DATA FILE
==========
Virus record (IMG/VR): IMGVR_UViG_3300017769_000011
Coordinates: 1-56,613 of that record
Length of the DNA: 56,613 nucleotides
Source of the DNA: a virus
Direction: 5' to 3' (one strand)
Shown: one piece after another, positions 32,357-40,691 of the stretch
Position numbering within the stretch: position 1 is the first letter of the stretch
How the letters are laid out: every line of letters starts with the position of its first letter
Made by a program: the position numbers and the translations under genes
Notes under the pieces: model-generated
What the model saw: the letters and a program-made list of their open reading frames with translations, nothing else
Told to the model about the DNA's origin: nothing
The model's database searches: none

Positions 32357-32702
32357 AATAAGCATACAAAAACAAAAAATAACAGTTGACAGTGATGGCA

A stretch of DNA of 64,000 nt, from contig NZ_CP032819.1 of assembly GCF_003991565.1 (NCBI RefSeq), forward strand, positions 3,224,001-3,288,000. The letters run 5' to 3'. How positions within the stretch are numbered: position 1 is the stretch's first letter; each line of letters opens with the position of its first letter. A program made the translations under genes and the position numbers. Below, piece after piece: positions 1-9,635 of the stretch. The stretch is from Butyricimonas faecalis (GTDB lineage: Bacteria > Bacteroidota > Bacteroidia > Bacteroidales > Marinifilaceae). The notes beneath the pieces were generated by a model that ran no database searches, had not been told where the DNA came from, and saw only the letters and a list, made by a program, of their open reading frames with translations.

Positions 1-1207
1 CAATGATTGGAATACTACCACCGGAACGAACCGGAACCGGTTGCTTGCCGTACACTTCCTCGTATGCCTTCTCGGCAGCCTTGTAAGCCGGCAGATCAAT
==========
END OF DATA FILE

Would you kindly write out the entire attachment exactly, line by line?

Virus record (IMG/VR): IMGVR_UViG_3300017769_000011
Coordinates: 1-56,613 of that record
Length of the DNA: 56,613 nucleotides
Source of the DNA: a virus
Direction: 5' to 3' (one strand)
Shown: one piece after another, positions 32,357-40,691 of the stretch
Position numbering within the stretch: position 1 is the first letter of the stretch
How the letters are laid out: every line of letters starts with the position of its first letter
Made by a program: the position numbers and the translations under genes
Notes under the pieces: model-generated
What the model saw: the letters and a program-made list of their open reading frames with translations, nothing else
Told to the model about the DNA's origin: nothing
The model's database searches: none

Positions 32357-32702
32357 AATAAGCATACAAAAACAAAAAATAACAGTTGACAGTGATGGCA

A stretch of DNA of 64,000 nt, from contig NZ_CP032819.1 of assembly GCF_003991565.1 (NCBI RefSeq), forward strand, positions 3,224,001-3,288,000. The letters run 5' to 3'. How positions within the stretch are numbered: position 1 is the stretch's first letter; each line of letters opens with the position of its first letter. A program made the translations under genes and the position numbers. Below, piece after piece: positions 1-9,635 of the stretch. The stretch is from Butyricimonas faecalis (GTDB lineage: Bacteria > Bacteroidota > Bacteroidia > Bacteroidales > Marinifilaceae). The notes beneath the pieces were generated by a model that ran no database searches, had not been told where the DNA came from, and saw only the letters and a list, made by a program, of their open reading frames with translations.

Positions 1-1207
1 CAATGATTGGAATACTACCACCGGAACGAACCGGAACCGGTTGCTTGCCGTACACTTCCTCGTATGCCTTCTCGGCAGCCTTGTAAGCCGGCAGATCAAT